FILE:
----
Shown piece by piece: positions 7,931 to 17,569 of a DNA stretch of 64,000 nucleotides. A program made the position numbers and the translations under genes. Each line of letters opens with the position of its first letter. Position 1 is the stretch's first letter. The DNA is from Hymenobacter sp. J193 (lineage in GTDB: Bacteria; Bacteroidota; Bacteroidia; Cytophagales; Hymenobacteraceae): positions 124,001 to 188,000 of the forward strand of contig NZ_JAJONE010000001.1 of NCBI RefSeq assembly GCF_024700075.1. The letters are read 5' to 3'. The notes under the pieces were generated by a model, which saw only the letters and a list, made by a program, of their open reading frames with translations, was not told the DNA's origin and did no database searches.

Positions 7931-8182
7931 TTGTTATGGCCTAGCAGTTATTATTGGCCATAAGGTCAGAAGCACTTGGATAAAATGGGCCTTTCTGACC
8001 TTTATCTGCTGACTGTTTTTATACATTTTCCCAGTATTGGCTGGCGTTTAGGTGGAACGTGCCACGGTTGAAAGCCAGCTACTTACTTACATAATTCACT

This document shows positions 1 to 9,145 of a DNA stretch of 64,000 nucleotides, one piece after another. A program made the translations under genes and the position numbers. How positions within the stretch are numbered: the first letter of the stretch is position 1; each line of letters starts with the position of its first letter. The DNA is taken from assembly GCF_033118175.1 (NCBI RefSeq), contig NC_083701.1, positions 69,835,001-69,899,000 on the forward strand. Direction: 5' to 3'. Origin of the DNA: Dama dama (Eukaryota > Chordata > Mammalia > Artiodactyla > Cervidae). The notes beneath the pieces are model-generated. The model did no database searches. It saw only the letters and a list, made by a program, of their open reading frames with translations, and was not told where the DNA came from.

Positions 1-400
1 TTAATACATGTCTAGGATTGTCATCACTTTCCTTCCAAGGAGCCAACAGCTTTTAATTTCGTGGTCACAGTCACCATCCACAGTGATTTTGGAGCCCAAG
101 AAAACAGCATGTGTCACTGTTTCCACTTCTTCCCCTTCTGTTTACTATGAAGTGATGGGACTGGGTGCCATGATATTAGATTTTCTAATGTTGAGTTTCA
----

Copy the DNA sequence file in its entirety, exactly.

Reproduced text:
Shown piece by piece: positions 7,931 to 17,569 of a DNA stretch of 64,000 nucleotides. A program made the position numbers and the translations under genes. Each line of letters opens with the position of its first letter. Position 1 is the stretch's first letter. The DNA is from Hymenobacter sp. J193 (lineage in GTDB: Bacteria; Bacteroidota; Bacteroidia; Cytophagales; Hymenobacteraceae): positions 124,001 to 188,000 of the forward strand of contig NZ_JAJONE010000001.1 of NCBI RefSeq assembly GCF_024700075.1. The letters are read 5' to 3'. The notes under the pieces were generated by a model, which saw only the letters and a list, made by a program, of their open reading frames with translations, was not told the DNA's origin and did no database searches.

Positions 7931-8182
7931 TTGTTATGGCCTAGCAGTTATTATTGGCCATAAGGTCAGAAGCACTTGGATAAAATGGGCCTTTCTGACC
8001 TTTATCTGCTGACTGTTTTTATACATTTTCCCAGTATTGGCTGGCGTTTAGGTGGAACGTGCCACGGTTGAAAGCCAGCTACTTACTTACATAATTCACT

This document shows positions 1 to 9,145 of a DNA stretch of 64,000 nucleotides, one piece after another. A program made the translations under genes and the position numbers. How positions within the stretch are numbered: the first letter of the stretch is position 1; each line of letters starts with the position of its first letter. The DNA is taken from assembly GCF_033118175.1 (NCBI RefSeq), contig NC_083701.1, positions 69,835,001-69,899,000 on the forward strand. Direction: 5' to 3'. Origin of the DNA: Dama dama (Eukaryota > Chordata > Mammalia > Artiodactyla > Cervidae). The notes beneath the pieces are model-generated. The model did no database searches. It saw only the letters and a list, made by a program, of their open reading frames with translations, and was not told where the DNA came from.

Positions 1-400
1 TTAATACATGTCTAGGATTGTCATCACTTTCCTTCCAAGGAGCCAACAGCTTTTAATTTCGTGGTCACAGTCACCATCCACAGTGATTTTGGAGCCCAAG
101 AAAACAGCATGTGTCACTGTTTCCACTTCTTCCCCTTCTGTTTACTATGAAGTGATGGGACTGGGTGCCATGATATTAGATTTTCTAATGTTGAGTTTCA